Mayor reverses stance on LAPD shooting settlement
A day after saying the city should pay $4.5 million in taxpayer money to settle a lawsuit with a convicted felon shot by police, Los Angeles Mayor Antonio Villaraigosa reversed himself Wednesday, saying the payout should not be made.
The Times reported Tuesday that the City Council must decide whether to approve a settlement deal with Robert Contreras, who was left paralyzed when police shot him after he fled the scene of a drive-by shooting.
Contreras was shot multiple times when he allegedly turned toward officers in a dark driveway with an object in his hand they believed was a gun. The object turned out to be a cellphone and no gun was found.
Contreras was convicted in 2009 for his role in the drive-by shooting and sentenced to seven years in state prison. Released on parole last year, he filed a federal lawsuit, accusing the two officers who shot him of excessive force and violating his civil rights. Although the officers were cleared of wrongdoing by an independent board that oversees the LAPD, when a jury heard the case in February it found unanimously that the officers had been wrong to shoot Contreras.
The U.S. district judge who presided over the trial did not allow jurors to hear several pieces of information that may have swayed their decision. Among other things, they did not know Contreras had been convicted in the drive-by or that one of the other men involved in the drive-by shooting told investigators Contreras bolted from the vehicle armed with a gun.
Before jurors decided on how much money in damages the city should pay Contreras, lawyers for the city and Contreras agreed to the $4.5-million settlement. The Council is expected to vote on the deal on Tuesday.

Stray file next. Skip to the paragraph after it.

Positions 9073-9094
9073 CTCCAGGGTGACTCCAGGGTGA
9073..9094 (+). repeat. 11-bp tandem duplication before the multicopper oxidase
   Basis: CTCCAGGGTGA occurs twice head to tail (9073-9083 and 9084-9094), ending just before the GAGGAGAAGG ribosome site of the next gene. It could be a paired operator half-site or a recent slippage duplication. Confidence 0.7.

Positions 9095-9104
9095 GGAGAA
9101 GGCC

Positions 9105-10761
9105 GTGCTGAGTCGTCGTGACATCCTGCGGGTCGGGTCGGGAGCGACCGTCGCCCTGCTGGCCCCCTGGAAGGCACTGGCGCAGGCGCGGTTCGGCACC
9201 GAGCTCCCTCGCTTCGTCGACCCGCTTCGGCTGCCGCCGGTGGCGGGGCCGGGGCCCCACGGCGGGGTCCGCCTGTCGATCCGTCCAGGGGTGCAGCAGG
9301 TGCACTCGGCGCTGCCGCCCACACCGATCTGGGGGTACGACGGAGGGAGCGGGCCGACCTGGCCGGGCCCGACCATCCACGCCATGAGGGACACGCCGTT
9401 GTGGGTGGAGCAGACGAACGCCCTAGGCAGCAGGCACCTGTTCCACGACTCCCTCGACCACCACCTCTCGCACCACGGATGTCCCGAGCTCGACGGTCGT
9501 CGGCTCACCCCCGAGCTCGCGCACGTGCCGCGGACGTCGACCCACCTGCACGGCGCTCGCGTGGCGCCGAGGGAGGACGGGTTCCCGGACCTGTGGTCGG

Councilmember Paul Krekorian objected angrily to the proposed payout, saying it would send “a terrible message” if the city voluntarily paid Contreras for a shooting that police officials concluded was justified.
Krekorian chairs the Council's Budget and Finance Committee, which voted this week to recommend the full council reject the settlement.
But, citing the financial risk and the low likelihood that an appeals court would side with the city, officials from the city attorney’s office recommended the council approve the settlement, according to records. In an interview, Chief Deputy City Atty. William Carter said that given Contreras’s medical expenses and suffering, a jury would likely deliver a verdict at least twice as large as the settlement amount.
Villaraigosa’s appointee on a panel that reviews such settlement deals sided with the city attorney. And when The Times made inquiries about the case yesterday, an aide to the mayor said Villaraigosa still believed that, while unpalatable, the payout was the prudent move.
Following The Times article and a conversation with Krekorian Wednesday morning, the mayor changed his stance. Now, said Peter Sanders, the mayor’s press secretary, “We'd rather take our chances on appeal.”
An attorney for Contreras could not be reached for comment.
--Joel Rubin (twitter.com/joelrubin)